Results 1 - 17 of 17.
Psychology - 27.10.2023
Like humans, baboons are strategic cooperators
A team led by CNRS scientists 1 has discovered that, just like humans, Guinea baboons develop complex strategies to select partners for cooperation, basing their decisions on past interactions. Humans naturally engage in strategic cooperation in many contexts. For example, when children help schoolmates by lending them their class notes, they may expect the same in return the next time: this is known as reciprocity.
Psychology - 01.07.2023
Why do we articulate more when speaking to babies and puppies?
Babies and puppies have at least two things in common: aside from being newborns, they promote a positive emotional state in human mothers, leading them to articulate better when they speak. This finding is the result of research by an international team 1 that included Alejandrina Cristia, a CNRS Researcher at the Laboratoire de sciences cognitives et psycholinguistique (LSCP) (CNRS/EHESS/ENS-PSL).
Health - Psychology - 23.02.2023
Cannabis: Insomnia Twice as Common Among Students Who Use It Every Day
The likelihood of suffering from insomnia was found to be 45% higher in cannabis users compared to non-users. In France, over half of students suffer from sleep complaints. These are particularly concerning as they can affect the success of their studies, and their physical and mental health. A real public health issue, the evaluation of these health risks is one of the research subjects of a team of scientists from Inserm, Université de Bordeaux and Bordeaux University Hospital.
Life Sciences - Psychology - 21.02.2023
A blood factor involved in depression
A small group of neural stem cells isolated from mice and cultured in vitro observed under a confocal microscope. The process of aging is often related to the onset of cognitive decline, depression and memory loss. Scientists from the Institut Pasteur, CNRS and Inserm have discovered that administration of the GDF11 protein, which is known to regenerate murine neural stem cells, improves cognitive abilities and reduces the depressive state in aged mice.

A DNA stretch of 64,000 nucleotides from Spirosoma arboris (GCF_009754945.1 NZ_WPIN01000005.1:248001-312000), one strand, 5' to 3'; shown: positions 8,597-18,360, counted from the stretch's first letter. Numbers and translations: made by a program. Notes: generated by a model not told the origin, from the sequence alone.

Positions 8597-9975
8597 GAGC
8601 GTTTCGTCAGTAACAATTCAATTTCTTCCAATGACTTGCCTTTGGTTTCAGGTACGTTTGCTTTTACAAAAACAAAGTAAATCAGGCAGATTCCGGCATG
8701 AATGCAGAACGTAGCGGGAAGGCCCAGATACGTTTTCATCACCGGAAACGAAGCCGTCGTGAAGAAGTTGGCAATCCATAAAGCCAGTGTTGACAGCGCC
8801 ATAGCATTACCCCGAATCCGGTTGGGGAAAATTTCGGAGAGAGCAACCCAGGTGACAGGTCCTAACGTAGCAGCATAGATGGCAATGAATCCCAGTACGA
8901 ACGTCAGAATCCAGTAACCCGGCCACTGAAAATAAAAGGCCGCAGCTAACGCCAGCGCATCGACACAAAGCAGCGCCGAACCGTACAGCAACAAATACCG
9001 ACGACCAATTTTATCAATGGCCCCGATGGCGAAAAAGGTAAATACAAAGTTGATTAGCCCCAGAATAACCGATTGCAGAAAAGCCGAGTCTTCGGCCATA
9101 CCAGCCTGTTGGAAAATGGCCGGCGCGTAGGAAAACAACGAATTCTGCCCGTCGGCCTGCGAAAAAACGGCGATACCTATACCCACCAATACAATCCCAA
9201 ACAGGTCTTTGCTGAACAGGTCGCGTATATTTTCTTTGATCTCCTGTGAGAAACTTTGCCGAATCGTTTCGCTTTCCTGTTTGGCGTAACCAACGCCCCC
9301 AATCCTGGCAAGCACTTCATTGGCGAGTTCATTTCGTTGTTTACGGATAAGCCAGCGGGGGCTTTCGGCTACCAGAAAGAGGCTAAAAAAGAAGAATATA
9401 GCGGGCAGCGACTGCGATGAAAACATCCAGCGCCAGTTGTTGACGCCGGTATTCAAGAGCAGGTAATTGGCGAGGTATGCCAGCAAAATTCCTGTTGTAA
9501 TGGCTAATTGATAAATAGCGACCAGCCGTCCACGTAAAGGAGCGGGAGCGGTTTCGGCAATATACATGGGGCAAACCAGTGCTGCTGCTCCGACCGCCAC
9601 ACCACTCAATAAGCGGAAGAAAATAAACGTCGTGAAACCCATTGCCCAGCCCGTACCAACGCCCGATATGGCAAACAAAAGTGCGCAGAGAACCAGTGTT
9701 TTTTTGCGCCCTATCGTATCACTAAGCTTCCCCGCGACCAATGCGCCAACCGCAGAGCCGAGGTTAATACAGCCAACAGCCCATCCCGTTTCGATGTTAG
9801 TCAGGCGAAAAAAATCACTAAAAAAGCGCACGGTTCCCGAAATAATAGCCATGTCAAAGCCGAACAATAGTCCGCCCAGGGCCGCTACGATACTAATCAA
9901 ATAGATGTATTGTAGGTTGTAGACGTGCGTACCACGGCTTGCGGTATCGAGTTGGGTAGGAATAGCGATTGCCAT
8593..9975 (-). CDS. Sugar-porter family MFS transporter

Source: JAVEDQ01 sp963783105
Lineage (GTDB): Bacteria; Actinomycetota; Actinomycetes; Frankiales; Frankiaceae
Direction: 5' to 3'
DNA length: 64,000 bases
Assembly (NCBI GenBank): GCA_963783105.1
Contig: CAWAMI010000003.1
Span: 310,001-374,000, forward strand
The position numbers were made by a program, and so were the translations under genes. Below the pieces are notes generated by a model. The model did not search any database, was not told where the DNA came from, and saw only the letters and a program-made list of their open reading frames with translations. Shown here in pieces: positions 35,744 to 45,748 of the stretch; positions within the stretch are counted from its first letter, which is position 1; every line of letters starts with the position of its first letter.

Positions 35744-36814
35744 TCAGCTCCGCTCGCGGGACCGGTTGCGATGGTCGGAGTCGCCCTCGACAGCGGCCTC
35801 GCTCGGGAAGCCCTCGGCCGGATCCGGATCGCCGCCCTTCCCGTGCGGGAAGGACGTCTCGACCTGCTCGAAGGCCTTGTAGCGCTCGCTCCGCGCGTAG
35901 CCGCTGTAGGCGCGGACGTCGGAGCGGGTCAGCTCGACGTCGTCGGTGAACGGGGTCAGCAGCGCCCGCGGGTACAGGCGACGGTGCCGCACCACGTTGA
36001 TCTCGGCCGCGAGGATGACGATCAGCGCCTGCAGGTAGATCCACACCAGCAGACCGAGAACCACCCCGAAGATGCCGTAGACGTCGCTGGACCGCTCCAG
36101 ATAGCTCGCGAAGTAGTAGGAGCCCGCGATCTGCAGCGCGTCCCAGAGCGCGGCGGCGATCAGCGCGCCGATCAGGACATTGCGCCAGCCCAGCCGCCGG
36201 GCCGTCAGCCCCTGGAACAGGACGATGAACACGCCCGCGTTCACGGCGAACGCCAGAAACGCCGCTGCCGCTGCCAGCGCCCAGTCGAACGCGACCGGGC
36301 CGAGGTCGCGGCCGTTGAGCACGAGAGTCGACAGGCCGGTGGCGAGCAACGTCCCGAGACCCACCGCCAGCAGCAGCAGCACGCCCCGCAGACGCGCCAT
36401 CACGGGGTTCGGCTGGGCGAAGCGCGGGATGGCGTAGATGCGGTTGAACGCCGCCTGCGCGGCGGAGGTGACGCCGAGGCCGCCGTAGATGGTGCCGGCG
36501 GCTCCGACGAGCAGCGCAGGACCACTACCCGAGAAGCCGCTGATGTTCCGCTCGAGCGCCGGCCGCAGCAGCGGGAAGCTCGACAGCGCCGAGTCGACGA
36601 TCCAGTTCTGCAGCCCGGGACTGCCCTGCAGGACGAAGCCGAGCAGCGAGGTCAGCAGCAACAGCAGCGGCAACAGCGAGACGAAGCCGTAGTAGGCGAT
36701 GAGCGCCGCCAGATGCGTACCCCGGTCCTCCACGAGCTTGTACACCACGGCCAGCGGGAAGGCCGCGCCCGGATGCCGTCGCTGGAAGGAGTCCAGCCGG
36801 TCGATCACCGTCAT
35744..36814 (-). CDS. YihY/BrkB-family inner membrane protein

Psychology - Health - 09.01.2023
Predicting the Onset of Anxiety Disorders in Adolescence Thanks to Artificial Intelligence
Anxiety disorders are the most common psychiatric conditions in adolescence, with nearly one in three individuals affected. Adobe Stock Anxiety disorders are the most common psychiatric conditions in adolescence, with nearly one in three individuals affected. Some of these disorders - such as panic disorder or generalized anxiety disorder - tend to emerge slightly later in life or consolidate in early adulthood.
Psychology - Social Sciences - 04.01.2023
Fathers Who Take 2 Weeks Paternity Leave Are Considered Less Likely to Develop Postpartum Depression
Omar Lopez sur Unsplash In the weeks that follow the birth of a child, both parents are likely to develop depression. Paternity leave, recognized for its benefits on family balance, child development and male-female equality, could be one of the keys to preventing this condition that affects one in ten fathers and almost two in ten mothers.
Psychology - Life Sciences - 10.10.2022
Preventing dementia in seniors: meditation still under investigation
Meditation as a tool to prevent dementia and improve the mental health and well-being of elderly people is one of the avenues explored by the European Medit-Ageing research program, coordinated by Inserm. As part of this program, researchers from Inserm and Université de Caen Normandie, in collaboration with French and European teams, observed the impact of 18 months of meditation training on certain brain structures involved in regulating attention and emotions in healthy people over 65.
Life Sciences - Psychology - 19.07.2022
Questioning the universal application of neurocognitive tests
Human interactions are enabled by a set of neurocognitive mechanisms defined by the notion of social cognition. In order to detect patients with social cognition disorders, specialists use internationally validated evaluation tests. However, most of these tests have been developed in industrialized Western countries, which raises questions about the relevance of generalizing them to the whole of humanity.
Life Sciences - Psychology - 19.07.2022
Questioning the Universal Application of Neurocognitive Tests